Sooooo When Can You Actually Follow Up
Considering all this
I hope you’re well and handling all this—however you’re handling it. You might be like me, who deals with stress with to do lists and busywork and tasks tasks tasks. What? It’s as good a coping strategy as anything else. Or maybe you just have quite a bit of time on your hands right now. Today we’re going to talk about when, and if, you need follow up on that thing right now.
Maybe you just sent out a manuscript or article pitch or cover letter or grant application a few weeks ago, and you’re wondering when it’s ok to follow up. If there’s ever been a time where you don’t want to needlessly bother people that time is now.
But also, the subject of the follow up might be your paycheck. It might be how you hope to make money in the future, whatever future, so needlessly waiting may not be an option for you, or in the very least anxiety-producing. Here are some things to think about as you consider sending that “Just following up!!” email.
Do you really need to know, or do you just want to know?
Believe me, I’m sitting on a “just following up!!” email that is not actually vital. I mean, it’s vital to me, but it isn’t my livelihood and I can still pay my bills if I never hear back about it. The urge is strong to get news, any news, that isn’t about viruses and ventilators and the horrible state of affairs. So if you don’t really need to know, wait a week or two on the follow up.
What’s going on with the person you’re following up with?
You might not be able to tell, or you might not know who’s on the receiving end of that follow-up email, but if you do know, maybe go check out Twitter or Instagram and see how that person is doing. Maybe you can’t tell, but maybe if you see their last post is Yay got a whole half hour of work in before the baby woke up!!!!! you might cut them a little slack. This isn’t a foolproof tactic, but if there’s information to find here, that information might be useful. We’re all suffering, but maybe this will give you some extra insight.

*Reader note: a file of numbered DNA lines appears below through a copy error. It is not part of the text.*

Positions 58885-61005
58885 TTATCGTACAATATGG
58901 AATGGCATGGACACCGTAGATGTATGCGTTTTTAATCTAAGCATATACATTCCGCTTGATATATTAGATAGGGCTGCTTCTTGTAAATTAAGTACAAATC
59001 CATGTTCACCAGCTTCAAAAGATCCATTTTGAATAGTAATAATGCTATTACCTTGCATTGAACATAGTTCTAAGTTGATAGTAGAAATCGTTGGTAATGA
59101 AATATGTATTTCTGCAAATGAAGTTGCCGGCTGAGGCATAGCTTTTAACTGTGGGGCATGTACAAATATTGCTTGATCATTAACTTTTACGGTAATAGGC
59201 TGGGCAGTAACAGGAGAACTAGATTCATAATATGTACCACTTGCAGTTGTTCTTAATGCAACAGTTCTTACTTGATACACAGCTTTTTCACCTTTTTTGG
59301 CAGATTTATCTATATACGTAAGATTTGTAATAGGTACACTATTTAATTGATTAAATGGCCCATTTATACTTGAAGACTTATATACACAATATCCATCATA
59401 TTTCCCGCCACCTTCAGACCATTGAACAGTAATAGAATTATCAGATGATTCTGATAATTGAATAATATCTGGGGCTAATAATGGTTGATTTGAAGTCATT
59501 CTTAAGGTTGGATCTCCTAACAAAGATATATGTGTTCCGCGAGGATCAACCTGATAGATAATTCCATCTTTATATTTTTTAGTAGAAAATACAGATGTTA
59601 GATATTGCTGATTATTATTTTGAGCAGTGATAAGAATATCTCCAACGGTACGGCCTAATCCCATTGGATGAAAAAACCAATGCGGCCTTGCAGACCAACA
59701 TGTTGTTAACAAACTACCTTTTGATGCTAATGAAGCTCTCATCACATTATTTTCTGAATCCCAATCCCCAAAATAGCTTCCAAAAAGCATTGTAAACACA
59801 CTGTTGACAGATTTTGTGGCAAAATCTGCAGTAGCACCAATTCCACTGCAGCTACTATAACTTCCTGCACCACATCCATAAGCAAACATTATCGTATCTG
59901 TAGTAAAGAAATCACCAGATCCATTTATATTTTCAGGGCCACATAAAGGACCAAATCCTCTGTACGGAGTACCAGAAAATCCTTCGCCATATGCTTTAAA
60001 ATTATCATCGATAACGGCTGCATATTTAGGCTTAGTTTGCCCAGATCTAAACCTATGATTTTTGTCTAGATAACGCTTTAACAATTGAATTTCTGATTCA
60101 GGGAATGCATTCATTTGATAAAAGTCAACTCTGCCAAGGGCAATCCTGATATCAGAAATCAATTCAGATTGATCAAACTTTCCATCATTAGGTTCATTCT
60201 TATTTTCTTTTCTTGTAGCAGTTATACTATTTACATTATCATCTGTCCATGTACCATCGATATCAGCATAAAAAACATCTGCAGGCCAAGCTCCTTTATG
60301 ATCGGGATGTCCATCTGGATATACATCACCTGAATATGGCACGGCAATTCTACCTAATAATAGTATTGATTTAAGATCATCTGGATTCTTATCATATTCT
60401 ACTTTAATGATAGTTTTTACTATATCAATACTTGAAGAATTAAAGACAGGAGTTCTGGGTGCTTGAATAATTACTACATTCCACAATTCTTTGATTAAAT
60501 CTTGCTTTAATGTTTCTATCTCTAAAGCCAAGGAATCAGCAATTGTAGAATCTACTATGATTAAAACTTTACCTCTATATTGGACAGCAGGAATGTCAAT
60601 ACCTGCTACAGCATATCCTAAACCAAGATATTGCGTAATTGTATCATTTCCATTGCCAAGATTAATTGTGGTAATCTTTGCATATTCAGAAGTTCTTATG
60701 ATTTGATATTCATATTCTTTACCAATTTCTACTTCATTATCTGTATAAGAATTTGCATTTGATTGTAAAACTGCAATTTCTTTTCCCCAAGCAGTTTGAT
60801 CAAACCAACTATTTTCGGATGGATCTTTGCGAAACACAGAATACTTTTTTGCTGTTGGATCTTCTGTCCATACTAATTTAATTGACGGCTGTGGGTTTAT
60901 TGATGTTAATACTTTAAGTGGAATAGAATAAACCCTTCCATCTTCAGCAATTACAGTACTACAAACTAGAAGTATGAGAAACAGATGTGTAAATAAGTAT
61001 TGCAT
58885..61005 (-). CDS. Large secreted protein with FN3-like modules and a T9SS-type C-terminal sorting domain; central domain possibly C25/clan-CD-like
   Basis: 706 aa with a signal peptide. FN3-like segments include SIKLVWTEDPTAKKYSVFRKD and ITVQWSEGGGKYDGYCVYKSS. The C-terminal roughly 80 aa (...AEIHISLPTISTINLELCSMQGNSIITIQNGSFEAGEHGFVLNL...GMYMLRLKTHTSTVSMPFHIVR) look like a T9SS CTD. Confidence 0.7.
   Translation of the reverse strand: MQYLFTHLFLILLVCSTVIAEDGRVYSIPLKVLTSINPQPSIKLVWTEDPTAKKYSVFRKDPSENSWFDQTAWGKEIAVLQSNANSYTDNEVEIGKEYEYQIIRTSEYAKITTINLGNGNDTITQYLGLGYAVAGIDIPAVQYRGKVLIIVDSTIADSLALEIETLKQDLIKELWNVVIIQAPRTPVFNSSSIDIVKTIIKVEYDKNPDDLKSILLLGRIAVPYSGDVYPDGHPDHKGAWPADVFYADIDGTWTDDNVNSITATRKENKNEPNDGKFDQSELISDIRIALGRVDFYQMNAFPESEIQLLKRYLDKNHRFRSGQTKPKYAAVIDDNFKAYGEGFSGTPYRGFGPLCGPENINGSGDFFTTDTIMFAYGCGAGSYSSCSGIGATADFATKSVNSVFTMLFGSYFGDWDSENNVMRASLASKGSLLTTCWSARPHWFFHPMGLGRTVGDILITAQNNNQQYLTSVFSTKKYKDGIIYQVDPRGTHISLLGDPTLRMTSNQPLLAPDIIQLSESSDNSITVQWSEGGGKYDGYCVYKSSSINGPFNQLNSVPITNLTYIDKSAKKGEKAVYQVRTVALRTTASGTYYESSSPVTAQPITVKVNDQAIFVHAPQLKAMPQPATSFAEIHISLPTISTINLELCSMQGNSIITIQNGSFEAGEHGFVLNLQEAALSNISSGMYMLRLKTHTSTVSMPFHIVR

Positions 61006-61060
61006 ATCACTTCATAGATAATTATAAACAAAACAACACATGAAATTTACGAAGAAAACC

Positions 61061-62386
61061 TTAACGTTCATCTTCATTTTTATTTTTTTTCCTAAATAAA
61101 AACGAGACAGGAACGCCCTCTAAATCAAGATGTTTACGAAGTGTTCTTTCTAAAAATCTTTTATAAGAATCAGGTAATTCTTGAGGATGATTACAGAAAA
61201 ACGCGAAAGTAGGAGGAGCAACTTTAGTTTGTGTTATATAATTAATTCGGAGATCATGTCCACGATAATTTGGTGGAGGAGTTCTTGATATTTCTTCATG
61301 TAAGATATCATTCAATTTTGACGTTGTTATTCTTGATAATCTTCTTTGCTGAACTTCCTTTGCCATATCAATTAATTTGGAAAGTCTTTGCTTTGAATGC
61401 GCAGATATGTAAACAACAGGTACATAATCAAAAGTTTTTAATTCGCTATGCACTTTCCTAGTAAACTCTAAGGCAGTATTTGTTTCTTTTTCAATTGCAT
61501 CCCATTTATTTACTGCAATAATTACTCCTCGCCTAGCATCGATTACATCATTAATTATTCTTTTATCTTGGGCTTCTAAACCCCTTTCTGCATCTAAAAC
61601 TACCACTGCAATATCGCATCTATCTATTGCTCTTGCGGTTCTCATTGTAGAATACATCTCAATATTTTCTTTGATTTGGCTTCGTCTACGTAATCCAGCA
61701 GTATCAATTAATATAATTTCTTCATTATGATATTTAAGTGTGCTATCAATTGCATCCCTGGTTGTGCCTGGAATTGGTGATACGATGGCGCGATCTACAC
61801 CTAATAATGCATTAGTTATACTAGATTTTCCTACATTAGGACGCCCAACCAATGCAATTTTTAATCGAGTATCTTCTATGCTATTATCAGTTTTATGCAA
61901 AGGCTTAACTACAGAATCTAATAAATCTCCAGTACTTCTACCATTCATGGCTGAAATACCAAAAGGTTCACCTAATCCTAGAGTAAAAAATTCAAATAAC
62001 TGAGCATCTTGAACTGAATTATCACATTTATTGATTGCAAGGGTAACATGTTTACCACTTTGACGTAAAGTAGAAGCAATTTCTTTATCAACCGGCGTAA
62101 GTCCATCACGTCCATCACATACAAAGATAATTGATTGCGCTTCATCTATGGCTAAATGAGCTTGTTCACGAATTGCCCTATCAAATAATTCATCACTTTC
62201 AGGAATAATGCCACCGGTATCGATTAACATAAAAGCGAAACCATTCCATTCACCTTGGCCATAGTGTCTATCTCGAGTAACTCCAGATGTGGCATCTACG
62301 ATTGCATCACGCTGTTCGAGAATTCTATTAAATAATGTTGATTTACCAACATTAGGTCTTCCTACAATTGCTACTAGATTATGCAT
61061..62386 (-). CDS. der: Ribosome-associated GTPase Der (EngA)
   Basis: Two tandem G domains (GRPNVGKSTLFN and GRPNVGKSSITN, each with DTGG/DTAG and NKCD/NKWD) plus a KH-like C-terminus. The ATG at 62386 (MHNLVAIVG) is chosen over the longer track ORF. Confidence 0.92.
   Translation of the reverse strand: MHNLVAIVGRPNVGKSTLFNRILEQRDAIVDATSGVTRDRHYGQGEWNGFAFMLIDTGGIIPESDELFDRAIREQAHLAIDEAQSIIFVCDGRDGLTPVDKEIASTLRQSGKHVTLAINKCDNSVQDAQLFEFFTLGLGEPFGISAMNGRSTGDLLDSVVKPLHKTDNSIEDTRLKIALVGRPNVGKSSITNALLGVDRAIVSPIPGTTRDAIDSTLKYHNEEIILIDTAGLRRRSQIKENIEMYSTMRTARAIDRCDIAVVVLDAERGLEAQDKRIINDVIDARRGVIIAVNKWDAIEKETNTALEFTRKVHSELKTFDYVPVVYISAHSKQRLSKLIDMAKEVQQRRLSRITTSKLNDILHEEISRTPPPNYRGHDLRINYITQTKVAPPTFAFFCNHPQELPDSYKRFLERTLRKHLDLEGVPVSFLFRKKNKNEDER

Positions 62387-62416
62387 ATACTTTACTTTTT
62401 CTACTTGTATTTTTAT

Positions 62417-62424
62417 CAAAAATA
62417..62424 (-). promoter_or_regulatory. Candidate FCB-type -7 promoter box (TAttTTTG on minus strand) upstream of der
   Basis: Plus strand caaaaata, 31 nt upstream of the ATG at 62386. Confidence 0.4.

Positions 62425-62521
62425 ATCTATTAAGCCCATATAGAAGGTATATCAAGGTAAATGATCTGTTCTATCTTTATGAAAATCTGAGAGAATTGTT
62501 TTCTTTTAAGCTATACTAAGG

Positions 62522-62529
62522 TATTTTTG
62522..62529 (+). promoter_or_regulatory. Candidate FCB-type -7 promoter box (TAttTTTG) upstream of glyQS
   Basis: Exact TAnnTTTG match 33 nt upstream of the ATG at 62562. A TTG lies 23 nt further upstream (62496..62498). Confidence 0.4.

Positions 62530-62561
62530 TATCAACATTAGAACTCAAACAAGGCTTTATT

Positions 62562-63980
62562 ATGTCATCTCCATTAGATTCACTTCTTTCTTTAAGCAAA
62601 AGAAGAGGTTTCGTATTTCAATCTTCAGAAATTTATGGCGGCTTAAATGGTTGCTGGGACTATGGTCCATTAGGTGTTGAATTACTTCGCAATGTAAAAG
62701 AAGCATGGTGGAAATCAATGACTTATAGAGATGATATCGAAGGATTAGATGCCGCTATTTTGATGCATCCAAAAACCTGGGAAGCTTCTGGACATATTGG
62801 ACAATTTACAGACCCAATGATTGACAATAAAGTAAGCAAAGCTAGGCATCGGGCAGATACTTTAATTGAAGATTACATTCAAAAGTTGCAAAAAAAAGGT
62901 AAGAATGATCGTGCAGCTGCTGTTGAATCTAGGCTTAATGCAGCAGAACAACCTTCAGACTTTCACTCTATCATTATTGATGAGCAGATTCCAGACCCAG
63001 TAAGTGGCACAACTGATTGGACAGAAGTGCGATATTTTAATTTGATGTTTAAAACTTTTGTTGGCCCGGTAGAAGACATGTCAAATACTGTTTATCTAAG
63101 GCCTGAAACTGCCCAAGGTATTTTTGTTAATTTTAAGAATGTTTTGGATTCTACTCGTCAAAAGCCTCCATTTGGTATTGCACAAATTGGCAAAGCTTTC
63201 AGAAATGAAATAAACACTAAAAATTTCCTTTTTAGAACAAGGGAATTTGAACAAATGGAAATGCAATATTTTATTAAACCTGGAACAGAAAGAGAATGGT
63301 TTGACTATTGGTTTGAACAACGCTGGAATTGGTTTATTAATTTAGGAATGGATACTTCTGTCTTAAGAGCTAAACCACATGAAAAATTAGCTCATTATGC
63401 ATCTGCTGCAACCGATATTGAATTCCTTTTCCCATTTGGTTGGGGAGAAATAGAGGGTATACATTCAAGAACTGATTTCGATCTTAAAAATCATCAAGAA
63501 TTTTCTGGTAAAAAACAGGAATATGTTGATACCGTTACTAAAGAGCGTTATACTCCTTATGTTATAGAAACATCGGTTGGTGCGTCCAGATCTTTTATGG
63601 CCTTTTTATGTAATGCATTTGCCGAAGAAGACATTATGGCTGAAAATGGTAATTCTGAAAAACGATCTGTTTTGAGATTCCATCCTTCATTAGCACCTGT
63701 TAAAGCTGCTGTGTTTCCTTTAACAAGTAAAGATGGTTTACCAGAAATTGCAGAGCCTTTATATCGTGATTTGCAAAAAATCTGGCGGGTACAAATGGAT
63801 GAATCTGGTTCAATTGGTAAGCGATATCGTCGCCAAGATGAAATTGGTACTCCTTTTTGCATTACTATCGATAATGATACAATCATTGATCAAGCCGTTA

Maybe you already have your answer?
People rarely sit on a Yes. These are not normal times, but if things are moving forward with your book/project/job offer/article, it’s not likely that they haven’t gotten around to telling you yet. That’s very true in book publishing, where we very, very, very much like to give good news, because it happens less frequently than bad news. So if you’re waiting for word from an agent or editor, and you’re hoping for a yes, following up is not likely to nudge that yes out of the hopper. That doesn’t mean nudging will push someone to a no, or shake that no out like an apple from a tree, but it also doesn’t push someone to a yes. A yes is a yes regardless of your follow up emails. It might still be coming, so sit tight.
No response doesn’t automatically mean a no, either.
I’ve fallen pray to this, too. Just last night on my Zoom writer’s group meeting, I was speculating about something I haven’t heard back about yet and my lovely friend talked me down from doomsaying. See? Agents—we’re just like you! No response doesn’t automatically mean that the other person is dragging their feet about saying no to you. It most likely means they haven’t read or finished your thing yet, not that they don’t know how to break the bad news to you. It’s easy to say no, tbh. It’s much harder to say yes, or yes but here’s some [stuff] you need to do.
You can actually follow up anytime you want.
There’s no perfect time to follow up. You don’t know what’s happening on the other end of that email, good or bad. Maybe they’ll be delighted to hear from you! Maybe they haven’t been able to check their email in ten days. In the absence of any other information, follow up. Your email will go in the queue, and like with querying, it will be addressed roughly in the order it was received. So, get in the queue. What you need to work on is your expectations. Maybe you will get a fast response, maybe not. Either way, you’re in the same place you were before—waiting for an answer. That’s ok. You’ve got a lot of practice there. Try not to catastrophize or mindread. You can’t know what you can’t know, so just try to do something else. I’m sure you can find some way to make yourself useful.
Thanks to Delia Cai of Deez Links for the shout out yesterday! If you’re into excellent links, news, and commentary about the media industry, subscribe to Deez Links now. And welcome new followers! Here’s a round-up of stuff you can learn from my newsletter.
Everyone, stay safe. Stay well.